Chris Gerolmo, the writer-director of HBO's "Citizen X," nearly didn't make the film about the relentless search for Russian serial killer Andrei Chikatilo.
"It was way too grisly," says Gerolmo, who penned "Mississippi Burning," the 1988 Oscar-nominated film about two FBI agents investigating the disappearance of three civil rights leaders in the South in 1964.
"The guy was a monster," he says of Chikatilo. "Too many people died. It was a sad story."
Stephen Rea, Donald Sutherland, Max Von Sydow and Jeffrey DeMunn star in "Citizen X," premiering Saturday, which chronicles the exhaustive pursuit of Chikatilo, who, between 1982 and 1990, murdered 52 people, including 35 boys and girls and 17 women. During that period, the Soviet Union believed serial killers were a phenomenon of the decadent West and refused to believe that just one person was committing the murders. The government never publicized the murders. Even when Chikatilo (played by DeMunn) was arrested in 1984, he was let go because of what is now described as an inept forensics system.
Gerolmo agreed to do the film because he was intrigued with the relationship between Russian detective Viktor Burakov (Rea) and his supervisor Colonel Fetisov (Sutherland), who doggedly pursued "Citizen X" for eight years. Six months after the Soviet Union broke apart, Chikatilo was captured.
"I kept thinking about these two guys who pursued him and I realized there was a great story, a solid genre story," Gerolmo explains. "It would also kick into a story about two guys and their different feelings about the relationships with the bureaucracy of the Soviet Union and also the collapse of the Soviet Union. It's also a movie about values and heroism."
The fascinating relationship between Burakov and Fetisov drew Sutherland to the project. "When I read the script it was so clear and so elegantly drawn," the actor says. "(Gerolmo) had such a clear image of those two guys. The film represents those two individuals coming together and learning from each other."
Fetisov, Sutherland says, does not follow the Communist line. "He's not a party guy at all, but recognizes the reality of the party. It's like a chess player. You have a board and you don't throw the pieces all over. You move them one piece at a time. There are limitations and he recognizes that very clearly. He's able to manipulate it within those confines. He's able to develop his wit and his creative imagination and his dreams."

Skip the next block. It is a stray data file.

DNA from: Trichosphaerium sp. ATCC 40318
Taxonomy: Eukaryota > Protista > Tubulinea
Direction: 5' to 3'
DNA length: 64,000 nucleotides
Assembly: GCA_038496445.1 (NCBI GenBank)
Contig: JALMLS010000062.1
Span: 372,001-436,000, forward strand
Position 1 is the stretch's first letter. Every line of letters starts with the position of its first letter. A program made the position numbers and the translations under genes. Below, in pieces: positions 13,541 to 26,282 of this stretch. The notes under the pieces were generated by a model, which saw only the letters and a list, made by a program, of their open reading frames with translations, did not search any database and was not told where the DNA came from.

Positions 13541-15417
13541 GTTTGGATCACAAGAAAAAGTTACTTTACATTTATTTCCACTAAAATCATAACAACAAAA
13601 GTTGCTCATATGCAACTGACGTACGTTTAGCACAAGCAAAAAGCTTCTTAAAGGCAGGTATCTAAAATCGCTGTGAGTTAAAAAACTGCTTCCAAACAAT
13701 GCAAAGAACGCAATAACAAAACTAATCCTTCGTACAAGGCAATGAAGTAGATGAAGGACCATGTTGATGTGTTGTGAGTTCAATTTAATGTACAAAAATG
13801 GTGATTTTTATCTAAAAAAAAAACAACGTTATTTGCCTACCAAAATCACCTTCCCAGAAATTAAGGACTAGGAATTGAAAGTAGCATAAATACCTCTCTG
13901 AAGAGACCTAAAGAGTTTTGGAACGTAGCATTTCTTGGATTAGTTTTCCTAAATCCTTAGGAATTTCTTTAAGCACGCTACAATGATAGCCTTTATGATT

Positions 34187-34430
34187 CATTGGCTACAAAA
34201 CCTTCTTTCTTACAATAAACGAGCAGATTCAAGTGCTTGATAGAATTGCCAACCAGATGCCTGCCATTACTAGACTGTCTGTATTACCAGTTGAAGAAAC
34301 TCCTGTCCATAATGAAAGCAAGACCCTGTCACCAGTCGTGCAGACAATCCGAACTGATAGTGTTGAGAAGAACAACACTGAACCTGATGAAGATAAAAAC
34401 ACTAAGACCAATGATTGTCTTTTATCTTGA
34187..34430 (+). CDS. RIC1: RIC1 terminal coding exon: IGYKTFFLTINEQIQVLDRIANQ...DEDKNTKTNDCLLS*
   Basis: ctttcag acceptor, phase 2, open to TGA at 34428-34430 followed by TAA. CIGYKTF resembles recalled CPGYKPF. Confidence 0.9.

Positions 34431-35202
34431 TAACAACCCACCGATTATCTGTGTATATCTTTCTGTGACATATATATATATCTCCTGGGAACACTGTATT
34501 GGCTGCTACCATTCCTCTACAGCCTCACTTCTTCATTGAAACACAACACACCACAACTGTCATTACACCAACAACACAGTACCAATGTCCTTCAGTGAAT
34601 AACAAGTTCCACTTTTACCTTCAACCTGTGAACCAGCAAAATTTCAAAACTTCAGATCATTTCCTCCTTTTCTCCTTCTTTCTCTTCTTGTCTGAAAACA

"Citizen X," Sutherland says, also "mirrored Chris and his experiences in the movie industry and his difficulties working with directors, producers and studios, and the commitment he felt as an artist, as an individual to pursue the truth, much as Stephen Rea's Burakov character. My character negotiated the deal."
"I feel a little like the Stephen Rea character," acknowledges Gerolmo, who makes his directorial debut with this film. "I don't want to diminish his accomplishment by comparing (me to him). But I sympathize. That is why I admire the character so much. I have been trying to find ways of dealing with people in Hollywood who are in positions of power in the same way for years."
Gerolmo based his screenplay on the book "The Killer Department" by Robert Cullen, a former Newsweek bureau chief who lived in the former Soviet Union for more than 10 years.
Chikatilo, Cullen says, was almost "wolf-like" in selecting his victims. "One of the most frequent places he used were the trains because there was a kind of underground homeless problem in Russia at the time. A lot of people with no homes or barely homes hid out in train stations. Because of his job (as a factory worker) he spent a lot of time riding on trains. He became very clever in picking out a victim."
In Russia, Cullen says, children were taught, " 'We are all part of the same Communist family.' A child would walk up to an adult they didn't know and trust them to do whatever the child needed to be done, leaving the children completely unprotected. If they had the tabloid publicity that inevitably would occur in this country, at least it would have put people on their guard that this kind of thing was happening."
Cullen also spent a lot of time with Burakov. 'He's a lot like the guy in the film--very dedicated, a very stubborn guy."
It was Burakov who took Cullen, Gerolmo and executive producer Laura Bickford to see Chikatilo while he was on Death Row. (He was executed last year.)
Gerolmo describes the meeting as "one of the worst" hours he ever spent. "He was a monster. He had just learned all this Western-style bull about why he did it, that it had to do with his impotence and his shrewish mother. He just had learned all of these ways of exonerating himself. The last thing he said is that he killed all of these people because of the scourge of worldwide communism and now that communism was over, all he needed was a little house and a garden and he wouldn't hurt anybody again. I was furious!"
"Citizen X" premieres Saturday at 8 p.m. on HBO.